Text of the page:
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MCC Monitor: Tracking the Millennium Challenge Corporation
The MCC Monitor, active since 2005, provides rigorous policy analysis and research on the operations and effectiveness of the Millennium Challenge Corporation. The MCC Monitor seeks to contribute to MCC's success by offering evidence-based recommendations, drawing lessons from relevant experiences, raising awareness, and linking related work on aid effectiveness.
While the MCC Monitor covers a wide range of issues, it has two specific and regular series of work:
Analysis of MCC Country Eligibility: CGD and the MCC Monitor have provided analysis and commentary on MCC’s country eligibility process since MCC selected its very first set of countries in 2004. Work in this series includes annual predictions of which countries MCC will select for eligibility, as well as recommendations to improve MCC’s indicator-based country eligibility system.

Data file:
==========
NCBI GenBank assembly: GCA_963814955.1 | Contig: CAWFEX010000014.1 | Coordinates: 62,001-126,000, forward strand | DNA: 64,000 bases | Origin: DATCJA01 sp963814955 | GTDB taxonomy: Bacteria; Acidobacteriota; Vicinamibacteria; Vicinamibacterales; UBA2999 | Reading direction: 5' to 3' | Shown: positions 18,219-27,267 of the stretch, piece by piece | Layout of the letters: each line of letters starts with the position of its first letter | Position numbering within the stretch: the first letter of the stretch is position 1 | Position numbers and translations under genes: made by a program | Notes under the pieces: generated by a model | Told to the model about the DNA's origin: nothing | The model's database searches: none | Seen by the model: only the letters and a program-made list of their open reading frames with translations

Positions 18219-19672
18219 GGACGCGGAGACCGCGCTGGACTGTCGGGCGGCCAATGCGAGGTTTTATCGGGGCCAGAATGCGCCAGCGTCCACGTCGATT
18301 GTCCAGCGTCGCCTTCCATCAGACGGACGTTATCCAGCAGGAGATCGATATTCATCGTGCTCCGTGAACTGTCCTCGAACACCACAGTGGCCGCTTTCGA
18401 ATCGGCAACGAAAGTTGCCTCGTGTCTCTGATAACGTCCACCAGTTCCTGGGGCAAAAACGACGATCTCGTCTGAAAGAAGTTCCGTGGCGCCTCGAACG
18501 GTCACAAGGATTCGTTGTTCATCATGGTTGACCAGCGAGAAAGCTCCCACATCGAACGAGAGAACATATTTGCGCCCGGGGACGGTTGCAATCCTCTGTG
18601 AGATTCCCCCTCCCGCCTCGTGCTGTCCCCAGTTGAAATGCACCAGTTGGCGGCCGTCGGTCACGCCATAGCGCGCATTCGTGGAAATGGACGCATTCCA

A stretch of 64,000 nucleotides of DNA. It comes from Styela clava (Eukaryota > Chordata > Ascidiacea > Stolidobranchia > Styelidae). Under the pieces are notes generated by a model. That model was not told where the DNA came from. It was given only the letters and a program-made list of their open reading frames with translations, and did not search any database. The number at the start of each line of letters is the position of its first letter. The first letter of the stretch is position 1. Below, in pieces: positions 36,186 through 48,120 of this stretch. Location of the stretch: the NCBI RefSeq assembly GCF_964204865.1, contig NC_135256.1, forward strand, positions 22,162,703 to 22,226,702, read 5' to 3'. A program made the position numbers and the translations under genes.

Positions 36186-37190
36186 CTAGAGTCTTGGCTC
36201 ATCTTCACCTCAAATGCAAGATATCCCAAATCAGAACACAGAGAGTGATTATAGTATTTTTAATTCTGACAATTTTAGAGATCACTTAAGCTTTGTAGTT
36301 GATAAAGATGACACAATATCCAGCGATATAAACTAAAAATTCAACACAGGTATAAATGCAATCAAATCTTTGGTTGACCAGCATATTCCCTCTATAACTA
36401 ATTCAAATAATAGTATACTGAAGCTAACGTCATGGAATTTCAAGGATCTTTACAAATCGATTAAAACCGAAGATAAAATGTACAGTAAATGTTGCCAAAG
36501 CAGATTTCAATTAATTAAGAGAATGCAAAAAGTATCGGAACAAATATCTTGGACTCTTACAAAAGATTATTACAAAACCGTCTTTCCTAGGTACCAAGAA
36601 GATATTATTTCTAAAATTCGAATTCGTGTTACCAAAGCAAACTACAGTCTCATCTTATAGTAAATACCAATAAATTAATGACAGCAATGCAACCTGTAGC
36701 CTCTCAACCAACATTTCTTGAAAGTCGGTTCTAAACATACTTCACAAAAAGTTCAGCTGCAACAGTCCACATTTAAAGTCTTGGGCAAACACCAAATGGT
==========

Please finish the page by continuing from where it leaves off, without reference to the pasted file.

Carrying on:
Reports from the Field: This is an occasional series that provides a snapshot-in-time, on-the-ground assessment of individual country experiences with developing and implementing MCC programs in order to inform broader MCC policies and approaches.
The MCC Monitor is part of CGD’s Rethinking US Development Policy initiative that seeks to broaden the US government’s approach to development while strengthening existing foreign assistance tools.
This week, Congress passed the African Growth and Opportunity Act and Millennium Challenge Act Modernization Act (H.R. 3445). Once signed, it will give MCC the long-awaited authority needed to pursue regional programming more effectively.
One of the biggest questions donors grapple with is how to balance implementing specific projects with building local capacity to execute similar programming in the future. Indeed, this question is central to the conversation—now active at USAID—about how donors can “work themselves out of a job.” One good example of how this can look comes from the Millennium Challenge Corporation’s (MCC) 2005-2010 partnership with Honduras. In this story, a key part of MCC’s legacy is not about what the agency funded but how it funded it.
This week, MCC edged one step closer to securing new authorities that would better position the agency to undertake regional programming. Similar provisions were included in fully five bills in the 114th Congress, but none made it over the finish line. Hopefully 2018 will be the year.